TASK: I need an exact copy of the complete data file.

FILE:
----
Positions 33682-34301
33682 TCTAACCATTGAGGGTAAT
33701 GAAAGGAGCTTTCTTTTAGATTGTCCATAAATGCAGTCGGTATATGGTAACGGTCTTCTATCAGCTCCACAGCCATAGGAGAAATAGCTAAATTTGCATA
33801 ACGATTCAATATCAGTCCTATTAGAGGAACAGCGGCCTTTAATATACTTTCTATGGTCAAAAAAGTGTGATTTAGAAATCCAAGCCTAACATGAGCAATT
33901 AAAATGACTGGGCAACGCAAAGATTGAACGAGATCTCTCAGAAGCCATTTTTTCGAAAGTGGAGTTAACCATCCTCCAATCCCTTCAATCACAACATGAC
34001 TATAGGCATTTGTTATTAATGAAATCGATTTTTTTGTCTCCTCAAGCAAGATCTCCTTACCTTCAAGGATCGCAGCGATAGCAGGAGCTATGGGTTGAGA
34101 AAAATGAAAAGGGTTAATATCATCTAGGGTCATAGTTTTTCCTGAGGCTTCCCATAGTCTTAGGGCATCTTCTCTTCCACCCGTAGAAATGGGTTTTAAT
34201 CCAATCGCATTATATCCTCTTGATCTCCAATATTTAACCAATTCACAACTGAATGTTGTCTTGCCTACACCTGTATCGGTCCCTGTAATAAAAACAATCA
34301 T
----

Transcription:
Positions 33682-34301
33682 TCTAACCATTGAGGGTAAT
33701 GAAAGGAGCTTTCTTTTAGATTGTCCATAAATGCAGTCGGTATATGGTAACGGTCTTCTATCAGCTCCACAGCCATAGGAGAAATAGCTAAATTTGCATA
33801 ACGATTCAATATCAGTCCTATTAGAGGAACAGCGGCCTTTAATATACTTTCTATGGTCAAAAAAGTGTGATTTAGAAATCCAAGCCTAACATGAGCAATT
33901 AAAATGACTGGGCAACGCAAAGATTGAACGAGATCTCTCAGAAGCCATTTTTTCGAAAGTGGAGTTAACCATCCTCCAATCCCTTCAATCACAACATGAC
34001 TATAGGCATTTGTTATTAATGAAATCGATTTTTTTGTCTCCTCAAGCAAGATCTCCTTACCTTCAAGGATCGCAGCGATAGCAGGAGCTATGGGTTGAGA
34101 AAAATGAAAAGGGTTAATATCATCTAGGGTCATAGTTTTTCCTGAGGCTTCCCATAGTCTTAGGGCATCTTCTCTTCCACCCGTAGAAATGGGTTTTAAT
34201 CCAATCGCATTATATCCTCTTGATCTCCAATATTTAACCAATTCACAACTGAATGTTGTCTTGCCTACACCTGTATCGGTCCCTGTAATAAAAACAATCA
34301 T